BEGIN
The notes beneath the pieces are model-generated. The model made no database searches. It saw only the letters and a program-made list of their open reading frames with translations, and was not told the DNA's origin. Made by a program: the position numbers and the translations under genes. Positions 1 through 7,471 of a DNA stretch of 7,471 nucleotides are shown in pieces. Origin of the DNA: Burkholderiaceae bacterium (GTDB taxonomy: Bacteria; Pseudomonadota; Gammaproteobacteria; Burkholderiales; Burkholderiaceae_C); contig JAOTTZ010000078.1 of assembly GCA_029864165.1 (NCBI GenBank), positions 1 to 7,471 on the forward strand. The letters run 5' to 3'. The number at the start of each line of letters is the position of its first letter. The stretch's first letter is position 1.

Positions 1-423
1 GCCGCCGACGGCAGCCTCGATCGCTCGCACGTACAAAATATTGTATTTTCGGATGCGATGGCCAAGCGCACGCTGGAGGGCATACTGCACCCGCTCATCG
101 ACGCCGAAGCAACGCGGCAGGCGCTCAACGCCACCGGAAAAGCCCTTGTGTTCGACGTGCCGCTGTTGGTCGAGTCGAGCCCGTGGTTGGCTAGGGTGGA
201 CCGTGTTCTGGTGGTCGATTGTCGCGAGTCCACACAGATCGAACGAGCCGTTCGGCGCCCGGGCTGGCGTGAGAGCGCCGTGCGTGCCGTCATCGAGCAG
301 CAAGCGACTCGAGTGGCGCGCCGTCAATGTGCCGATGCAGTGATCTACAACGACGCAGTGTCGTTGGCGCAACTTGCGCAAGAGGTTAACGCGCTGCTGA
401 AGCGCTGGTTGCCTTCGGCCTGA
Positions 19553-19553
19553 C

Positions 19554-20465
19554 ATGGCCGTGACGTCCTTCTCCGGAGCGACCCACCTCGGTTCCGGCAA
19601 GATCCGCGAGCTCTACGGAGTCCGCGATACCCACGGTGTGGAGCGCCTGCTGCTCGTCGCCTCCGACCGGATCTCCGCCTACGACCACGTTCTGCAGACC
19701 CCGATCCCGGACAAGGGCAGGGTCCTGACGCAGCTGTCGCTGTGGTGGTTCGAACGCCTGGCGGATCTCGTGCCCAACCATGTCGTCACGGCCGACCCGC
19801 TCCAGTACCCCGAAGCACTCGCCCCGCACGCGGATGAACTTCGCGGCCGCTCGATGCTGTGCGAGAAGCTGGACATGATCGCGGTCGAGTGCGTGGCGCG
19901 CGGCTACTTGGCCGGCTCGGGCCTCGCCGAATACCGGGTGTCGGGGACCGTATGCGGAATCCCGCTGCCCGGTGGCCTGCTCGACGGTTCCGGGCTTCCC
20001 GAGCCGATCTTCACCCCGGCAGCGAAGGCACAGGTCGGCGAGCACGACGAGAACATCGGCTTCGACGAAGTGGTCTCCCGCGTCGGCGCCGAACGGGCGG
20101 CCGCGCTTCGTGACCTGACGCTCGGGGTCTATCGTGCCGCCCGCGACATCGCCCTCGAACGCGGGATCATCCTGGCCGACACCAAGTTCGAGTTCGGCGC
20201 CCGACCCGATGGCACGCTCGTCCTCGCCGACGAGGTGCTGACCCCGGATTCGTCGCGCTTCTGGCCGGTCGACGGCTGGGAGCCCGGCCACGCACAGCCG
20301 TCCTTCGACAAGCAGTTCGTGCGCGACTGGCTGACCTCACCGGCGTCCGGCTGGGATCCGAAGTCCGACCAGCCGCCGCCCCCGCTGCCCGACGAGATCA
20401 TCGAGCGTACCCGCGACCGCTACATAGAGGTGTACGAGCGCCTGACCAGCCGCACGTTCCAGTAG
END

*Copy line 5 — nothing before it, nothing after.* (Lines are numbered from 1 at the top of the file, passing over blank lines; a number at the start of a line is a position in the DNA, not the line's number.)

201 CCGTGTTCTGGTGGTCGATTGTCGCGAGTCCACACAGATCGAACGAGCCGTTCGGCGCCCGGGCTGGCGTGAGAGCGCCGTGCGTGCCGTCATCGAGCAG